Controlling horseweed after crop emergence
Over the past several days, growers have increasingly been looking for options to control marestail after crop emergence, said University of Illinois-Urbana associate professor of weed sciences Aaron Hager.
“Many have reported poor marestail control from herbicides applied prior to planting (primarily no-till soybean), especially when these burndown applications contained only glyphosate or glyphosate and 2,4-D,” Hager said. “The increasing frequency of glyphosate-resistant marestail populations, the rush to plant whenever field conditions were conducive, and the less-than-ideal environmental conditions when many burndown applications were made, have contributed to a challenging situation for which a good solution might not be available.”
Marestail is commonly known as horseweed.
Hager added that while several herbicides can control emerged marestail plants that are less than 6 inches tall, few herbicides will control plants that are 12 inches or taller.
“The majority of Illinois corn acres receive one or more tillage operations prior to planting, and these tillage operations generally control emerged marestail. However, marestail might be a problem in corn acres planted with limited or no preplant tillage,” he said. “Growth regulator herbicides, such as dicamba and 2,4-D, can provide control or suppression of emerged marestail. Some acetolactate synthase (ALS)-inhibiting herbicides also have activity against marestail, and control is sometimes improved when—if allowed by label—these herbicides are tank-mixed with dicamba or 2,4-D.”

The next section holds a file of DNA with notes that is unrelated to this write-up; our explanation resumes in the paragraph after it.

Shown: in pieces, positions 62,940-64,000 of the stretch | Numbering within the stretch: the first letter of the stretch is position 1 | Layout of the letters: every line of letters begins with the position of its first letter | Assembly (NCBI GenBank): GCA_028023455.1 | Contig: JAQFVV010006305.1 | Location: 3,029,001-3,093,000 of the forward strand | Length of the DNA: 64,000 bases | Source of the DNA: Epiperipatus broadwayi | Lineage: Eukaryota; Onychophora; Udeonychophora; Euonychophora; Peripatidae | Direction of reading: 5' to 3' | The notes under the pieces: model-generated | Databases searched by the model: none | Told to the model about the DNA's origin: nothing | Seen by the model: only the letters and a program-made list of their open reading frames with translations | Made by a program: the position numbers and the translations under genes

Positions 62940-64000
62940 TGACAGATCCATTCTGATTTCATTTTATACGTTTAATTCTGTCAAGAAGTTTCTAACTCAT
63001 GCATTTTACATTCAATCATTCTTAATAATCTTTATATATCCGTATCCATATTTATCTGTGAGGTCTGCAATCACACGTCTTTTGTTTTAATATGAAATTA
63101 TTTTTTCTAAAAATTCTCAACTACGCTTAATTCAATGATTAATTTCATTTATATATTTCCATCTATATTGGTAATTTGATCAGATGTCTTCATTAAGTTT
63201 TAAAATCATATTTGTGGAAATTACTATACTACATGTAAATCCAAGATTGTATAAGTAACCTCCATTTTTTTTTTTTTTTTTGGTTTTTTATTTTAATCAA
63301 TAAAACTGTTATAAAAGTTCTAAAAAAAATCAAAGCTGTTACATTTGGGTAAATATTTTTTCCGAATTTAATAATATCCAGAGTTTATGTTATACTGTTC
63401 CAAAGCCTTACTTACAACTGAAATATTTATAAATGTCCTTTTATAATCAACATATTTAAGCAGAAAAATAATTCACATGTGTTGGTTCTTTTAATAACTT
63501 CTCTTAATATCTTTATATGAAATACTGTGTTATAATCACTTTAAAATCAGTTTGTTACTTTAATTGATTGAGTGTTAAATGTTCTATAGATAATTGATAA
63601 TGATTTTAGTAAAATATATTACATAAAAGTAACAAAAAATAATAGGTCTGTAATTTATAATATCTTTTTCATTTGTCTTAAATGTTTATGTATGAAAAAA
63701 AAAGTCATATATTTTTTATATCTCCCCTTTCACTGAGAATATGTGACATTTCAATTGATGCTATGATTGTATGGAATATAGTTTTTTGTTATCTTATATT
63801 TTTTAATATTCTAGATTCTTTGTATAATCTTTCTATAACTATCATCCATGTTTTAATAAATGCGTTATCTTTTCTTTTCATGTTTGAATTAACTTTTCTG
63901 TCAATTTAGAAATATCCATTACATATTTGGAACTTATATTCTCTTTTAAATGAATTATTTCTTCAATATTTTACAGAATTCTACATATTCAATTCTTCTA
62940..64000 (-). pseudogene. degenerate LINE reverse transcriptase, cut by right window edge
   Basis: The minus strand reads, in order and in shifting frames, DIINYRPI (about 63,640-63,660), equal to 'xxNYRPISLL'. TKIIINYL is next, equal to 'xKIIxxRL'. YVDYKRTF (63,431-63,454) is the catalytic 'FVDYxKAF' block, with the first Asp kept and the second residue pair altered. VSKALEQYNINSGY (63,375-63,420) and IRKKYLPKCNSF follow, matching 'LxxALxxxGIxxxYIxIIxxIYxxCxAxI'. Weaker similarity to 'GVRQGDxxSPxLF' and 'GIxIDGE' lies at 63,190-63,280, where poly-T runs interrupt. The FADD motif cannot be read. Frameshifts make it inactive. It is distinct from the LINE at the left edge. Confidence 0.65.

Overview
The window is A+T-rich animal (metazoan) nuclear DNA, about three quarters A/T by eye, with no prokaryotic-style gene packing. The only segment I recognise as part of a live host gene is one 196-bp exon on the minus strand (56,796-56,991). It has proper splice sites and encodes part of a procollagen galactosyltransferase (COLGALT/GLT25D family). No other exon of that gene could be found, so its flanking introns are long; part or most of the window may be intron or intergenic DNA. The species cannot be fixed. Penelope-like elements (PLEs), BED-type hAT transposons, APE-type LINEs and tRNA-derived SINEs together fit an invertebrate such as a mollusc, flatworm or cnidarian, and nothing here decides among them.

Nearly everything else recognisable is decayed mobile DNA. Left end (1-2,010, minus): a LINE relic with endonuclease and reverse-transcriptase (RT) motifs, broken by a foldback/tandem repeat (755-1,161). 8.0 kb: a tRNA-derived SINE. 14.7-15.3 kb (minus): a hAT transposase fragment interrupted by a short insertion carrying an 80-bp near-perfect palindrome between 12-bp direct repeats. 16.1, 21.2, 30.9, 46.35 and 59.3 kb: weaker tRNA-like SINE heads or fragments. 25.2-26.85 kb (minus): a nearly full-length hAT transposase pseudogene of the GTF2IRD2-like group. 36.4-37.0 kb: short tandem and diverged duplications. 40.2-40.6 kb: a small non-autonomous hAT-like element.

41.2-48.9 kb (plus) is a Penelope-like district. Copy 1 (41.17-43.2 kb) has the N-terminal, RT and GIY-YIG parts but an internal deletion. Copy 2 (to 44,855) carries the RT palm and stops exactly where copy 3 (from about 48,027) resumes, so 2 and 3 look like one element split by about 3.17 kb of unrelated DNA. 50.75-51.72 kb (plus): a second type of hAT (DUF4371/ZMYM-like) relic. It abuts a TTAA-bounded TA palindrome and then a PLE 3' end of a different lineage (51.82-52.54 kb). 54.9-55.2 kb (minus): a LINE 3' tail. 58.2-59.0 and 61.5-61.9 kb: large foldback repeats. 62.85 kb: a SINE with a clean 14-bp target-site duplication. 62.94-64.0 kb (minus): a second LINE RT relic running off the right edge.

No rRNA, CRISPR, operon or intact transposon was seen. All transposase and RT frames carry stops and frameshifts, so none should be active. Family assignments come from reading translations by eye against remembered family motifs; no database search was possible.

Another option for control is glufosinate applied alone or with atrazine in glufosinate-resistant corn hybrids.
“Keep in mind that if glufosinate was applied as a burndown treatment prior to corn planting, no in-crop applications of glufosinate can be made,” he said.
Foliar-applied hydroxyphenylpyruvate dioxygenase inhibitors combined with atrazine are other options that can provide control/suppression of emerged marestail less than about 6 inches tall, Hager said.
“Marestail that survived a burndown herbicide in no-till soybean can be very difficult to control after soybean have emerged. Cloransulam or chlorimuron-containing products can be applied postemergence to suppress or control emerged marestail,” he said. “These products should be applied after the first soybean trifoliolate has expanded and before marestail height exceeds 6 inches.
“These products can be tank-mixed with glyphosate for postemergence applications in glyphosate-resistant soybean. Glyphosate is an option for control of glyphosate-sensitive biotypes and glufosinate is an effective option when used in glufosinate-resistant (Liberty Link) soybean varieties,” he said. “Foliar-applied protoporphyrinogen oxidase-inhibiting herbicides will not control emerged marestail.”
Hager added that another option to consider is to physically remove the surviving plants with a hoe, weed hook, or by pulling them from the soil.
“Before summarily dismissing this as a viable option, remember that marestail plants can be very competitive with soybean and can produce around 200,000 seeds per plant that are easily dispersed long distances by wind,” he said. “A few plants that reach maturity this year can produce a sufficient amount of seed to infest an entire field within only a couple of seasons. Removing surviving marestail plants before they produce seed could save a great deal of time, money, and consternation in future seasons.”